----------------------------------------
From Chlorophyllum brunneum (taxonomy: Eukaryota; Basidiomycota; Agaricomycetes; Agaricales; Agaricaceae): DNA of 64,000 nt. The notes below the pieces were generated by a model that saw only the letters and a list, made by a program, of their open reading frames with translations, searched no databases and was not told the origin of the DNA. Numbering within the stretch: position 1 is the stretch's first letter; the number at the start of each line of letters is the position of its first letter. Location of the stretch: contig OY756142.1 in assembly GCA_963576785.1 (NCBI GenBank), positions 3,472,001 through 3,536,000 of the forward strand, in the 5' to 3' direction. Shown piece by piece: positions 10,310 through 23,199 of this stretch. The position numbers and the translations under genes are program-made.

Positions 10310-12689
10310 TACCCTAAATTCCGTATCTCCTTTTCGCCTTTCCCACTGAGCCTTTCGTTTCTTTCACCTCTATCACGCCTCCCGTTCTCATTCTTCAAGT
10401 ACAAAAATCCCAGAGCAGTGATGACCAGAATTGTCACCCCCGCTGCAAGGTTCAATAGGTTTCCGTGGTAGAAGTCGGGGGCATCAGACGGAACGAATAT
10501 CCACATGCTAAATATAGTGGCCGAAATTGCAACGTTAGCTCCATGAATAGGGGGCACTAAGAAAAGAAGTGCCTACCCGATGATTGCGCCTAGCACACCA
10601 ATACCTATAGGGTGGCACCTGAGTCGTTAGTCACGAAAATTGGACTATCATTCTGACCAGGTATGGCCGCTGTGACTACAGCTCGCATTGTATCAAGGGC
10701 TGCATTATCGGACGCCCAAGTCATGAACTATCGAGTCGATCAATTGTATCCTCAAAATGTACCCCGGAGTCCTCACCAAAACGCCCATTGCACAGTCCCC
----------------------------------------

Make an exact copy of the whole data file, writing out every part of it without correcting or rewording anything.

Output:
From Chlorophyllum brunneum (taxonomy: Eukaryota; Basidiomycota; Agaricomycetes; Agaricales; Agaricaceae): DNA of 64,000 nt. The notes below the pieces were generated by a model that saw only the letters and a list, made by a program, of their open reading frames with translations, searched no databases and was not told the origin of the DNA. Numbering within the stretch: position 1 is the stretch's first letter; the number at the start of each line of letters is the position of its first letter. Location of the stretch: contig OY756142.1 in assembly GCA_963576785.1 (NCBI GenBank), positions 3,472,001 through 3,536,000 of the forward strand, in the 5' to 3' direction. Shown piece by piece: positions 10,310 through 23,199 of this stretch. The position numbers and the translations under genes are program-made.

Positions 10310-12689
10310 TACCCTAAATTCCGTATCTCCTTTTCGCCTTTCCCACTGAGCCTTTCGTTTCTTTCACCTCTATCACGCCTCCCGTTCTCATTCTTCAAGT
10401 ACAAAAATCCCAGAGCAGTGATGACCAGAATTGTCACCCCCGCTGCAAGGTTCAATAGGTTTCCGTGGTAGAAGTCGGGGGCATCAGACGGAACGAATAT
10501 CCACATGCTAAATATAGTGGCCGAAATTGCAACGTTAGCTCCATGAATAGGGGGCACTAAGAAAAGAAGTGCCTACCCGATGATTGCGCCTAGCACACCA
10601 ATACCTATAGGGTGGCACCTGAGTCGTTAGTCACGAAAATTGGACTATCATTCTGACCAGGTATGGCCGCTGTGACTACAGCTCGCATTGTATCAAGGGC
10701 TGCATTATCGGACGCCCAAGTCATGAACTATCGAGTCGATCAATTGTATCCTCAAAATGTACCCCGGAGTCCTCACCAAAACGCCCATTGCACAGTCCCC